Colorado’s economy does extremely well from the efforts of its middle class workers and families (those earning $250,000 or less). I still feel this mandate and tax are unconstitutional. As I understand it, the new American Health Care Act will not have this mandate or tax. Why hasn’t the media told us this?

Grand Junction


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While Ms. J.C. Smith can be forgiven for her Wednesday letter (“Mainstream media should cover outrageous hypocrisy”) crossing in the mail with the rapidly unfolding events in Washington, she is not entitled to redefine the meaning of the word “hypocrisy” or to inject false facts to bolster her misinformed opinion.

First, “hypocrisy” is defined as “a feigning to be what one is not or to believe what one does not; especially, the false assumption of an appearance of virtue or religion”.  That definition clearly and aptly applies to cowardly Republicans claiming to be patriots, to the President they support despite his obvious contempt for the Constitution, and to the “social conservatives” who disregard the moral failings that permeate this administration.

Second, by now, both Democrats (led by Senate Minority Leader Chuck Schumer) and responsible Republicans are calling for the President to name “a new FBI director who is non-political and experienced”.  Indeed, yesterday, Senator Pat Toomey (R-Pa) opined that Trump should name a Democrat to succeed James Comey in that position!

Third, Democrats have announced that they may refuse to confirm a new FBI Director – not until they “get what they want politically over outstanding matters” – but rather until a Special Prosecutor is named to investigate Trump and “all things Russian”.  Thus, Smith’s obfuscation of that widely publicized fact reveals her own partisan hypocrisy.

Fourth, the growing bipartisan call for a Special Prosecutor is well-founded.  As Senator John McCain (R-Az) observed last evening, the ever-multiplying allegations against the Trump administration have reached – or nearly reached – “Watergate size and scale”.  Thus, there is nothing “hypocritical” about Schumer’s demand for a Special Prosecutor.

Fifth, Smith’s claim that she has “seen or heard no mainstream news commentator, news service, or left-leaning talking head question this logic” proves more than she intended – because appointment of a Special Prosecutor is an entirely logical response to Trump’s apparent “obstruction of justice” in firing Preet Bharara, Sally Yates, and Comey – all of whom were involved in investigating various aspects of Trump’s dubious dealings.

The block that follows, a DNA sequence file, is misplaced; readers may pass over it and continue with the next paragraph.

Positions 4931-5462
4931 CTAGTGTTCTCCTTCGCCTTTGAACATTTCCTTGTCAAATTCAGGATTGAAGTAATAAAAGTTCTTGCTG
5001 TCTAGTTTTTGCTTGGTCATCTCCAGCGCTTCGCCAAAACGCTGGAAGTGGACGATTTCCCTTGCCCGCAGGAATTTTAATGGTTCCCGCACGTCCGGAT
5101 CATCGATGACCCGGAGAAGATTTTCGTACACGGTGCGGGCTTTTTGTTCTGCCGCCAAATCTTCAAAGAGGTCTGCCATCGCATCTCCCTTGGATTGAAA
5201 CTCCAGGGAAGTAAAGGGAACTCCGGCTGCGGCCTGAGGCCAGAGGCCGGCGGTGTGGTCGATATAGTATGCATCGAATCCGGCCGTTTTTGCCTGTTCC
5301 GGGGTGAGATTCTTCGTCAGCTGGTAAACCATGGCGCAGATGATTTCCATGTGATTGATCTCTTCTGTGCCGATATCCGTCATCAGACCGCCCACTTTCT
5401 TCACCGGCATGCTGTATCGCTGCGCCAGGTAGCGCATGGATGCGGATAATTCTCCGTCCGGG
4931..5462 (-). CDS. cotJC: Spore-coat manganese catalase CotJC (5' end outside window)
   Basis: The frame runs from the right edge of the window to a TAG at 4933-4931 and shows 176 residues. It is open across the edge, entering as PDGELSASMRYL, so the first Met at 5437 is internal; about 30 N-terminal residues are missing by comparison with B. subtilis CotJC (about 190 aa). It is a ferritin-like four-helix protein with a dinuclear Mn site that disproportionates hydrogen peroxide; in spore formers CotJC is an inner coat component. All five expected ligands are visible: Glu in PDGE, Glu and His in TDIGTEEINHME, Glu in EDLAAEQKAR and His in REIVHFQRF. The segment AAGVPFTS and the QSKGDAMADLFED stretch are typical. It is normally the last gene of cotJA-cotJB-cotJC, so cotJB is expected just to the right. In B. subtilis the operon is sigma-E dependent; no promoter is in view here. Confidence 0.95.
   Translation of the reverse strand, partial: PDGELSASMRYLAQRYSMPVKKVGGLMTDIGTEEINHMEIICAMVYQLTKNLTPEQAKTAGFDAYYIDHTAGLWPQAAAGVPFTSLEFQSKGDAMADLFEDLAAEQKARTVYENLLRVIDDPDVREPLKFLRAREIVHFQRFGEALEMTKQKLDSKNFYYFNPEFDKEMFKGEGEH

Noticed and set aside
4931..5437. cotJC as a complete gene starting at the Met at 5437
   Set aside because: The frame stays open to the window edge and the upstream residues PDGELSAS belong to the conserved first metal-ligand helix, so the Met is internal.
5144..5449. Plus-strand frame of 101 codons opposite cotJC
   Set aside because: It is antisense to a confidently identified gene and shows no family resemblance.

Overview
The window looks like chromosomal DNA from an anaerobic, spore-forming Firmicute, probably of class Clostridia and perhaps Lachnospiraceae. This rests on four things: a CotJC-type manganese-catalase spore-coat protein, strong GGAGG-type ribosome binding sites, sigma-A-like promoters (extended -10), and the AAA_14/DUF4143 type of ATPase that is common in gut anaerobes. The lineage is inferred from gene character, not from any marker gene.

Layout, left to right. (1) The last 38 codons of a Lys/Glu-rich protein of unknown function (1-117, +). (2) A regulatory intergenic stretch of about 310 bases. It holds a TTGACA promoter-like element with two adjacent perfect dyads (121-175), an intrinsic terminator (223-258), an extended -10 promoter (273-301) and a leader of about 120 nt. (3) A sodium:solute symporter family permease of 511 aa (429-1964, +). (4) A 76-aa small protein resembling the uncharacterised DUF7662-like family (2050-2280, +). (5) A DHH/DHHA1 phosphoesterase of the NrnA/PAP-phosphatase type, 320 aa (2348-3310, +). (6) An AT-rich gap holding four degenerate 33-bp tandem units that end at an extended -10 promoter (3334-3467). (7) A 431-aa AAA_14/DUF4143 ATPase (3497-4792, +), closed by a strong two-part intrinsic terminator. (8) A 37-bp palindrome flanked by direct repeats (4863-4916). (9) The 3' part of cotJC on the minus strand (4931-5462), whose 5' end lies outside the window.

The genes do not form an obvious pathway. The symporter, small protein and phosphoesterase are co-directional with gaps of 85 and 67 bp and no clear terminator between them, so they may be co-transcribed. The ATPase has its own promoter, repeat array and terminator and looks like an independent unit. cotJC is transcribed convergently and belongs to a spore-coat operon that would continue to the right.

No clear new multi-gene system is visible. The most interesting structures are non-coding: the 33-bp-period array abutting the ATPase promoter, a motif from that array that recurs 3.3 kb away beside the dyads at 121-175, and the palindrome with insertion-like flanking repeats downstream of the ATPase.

There were a couple of Letters to the Editor today that are perplexing because they seem to imply that money for medical insurance seems to magically appear out of nowhere. The complaints were about the cost of medical insurance and how something ought to be done.

You buy insurance to cover medical costs beyond your ability to pay immediately, or even ever. Where does that money come from to pay the bills? You pay a premium for the policy and you may pay co-payments for services and pharmaceuticals. You may also have to pay an amount from your own pocket before the insurance kicks in. Are all those payments enough to cover all the costs you accumulate? Maybe, maybe not.

If not, where does the money come from to pay your bills? From the other people insured that are not running up bills. Insurance is a cooperative effort to have enough money available to pay any bills run up by members of the cooperative.

How do you know whether there will be enough money accumulated over time to ensure that there will always be enough money to take care of the bills of all premium holders? Smart people called actuaries figure that out and they determine how much coming into the insurance company coffers will be necessary to make sure that all bills are paid.

The letters today complain about the amount of contributions necessary from policy holders to make the system work.The ACA is an attempt to see to it that all citizens are adequately covered by insurance even though some individuals can’t afford insurance. The government had to subsidize the system through Medicaid.

Republicans say they could do a better job. Fine. The medical charges will mount up. Who will pay them? Can insurance collect enough to pay the bills? And how much should each participant pay in? We’ll find out soon whether the requirements for any insurance program can be met or disregarded. In the end, there still is no free lunch.

Thank you, Joan, for the reminder to comment on Bear’s Ears today. I agree that we need to have our voices heard.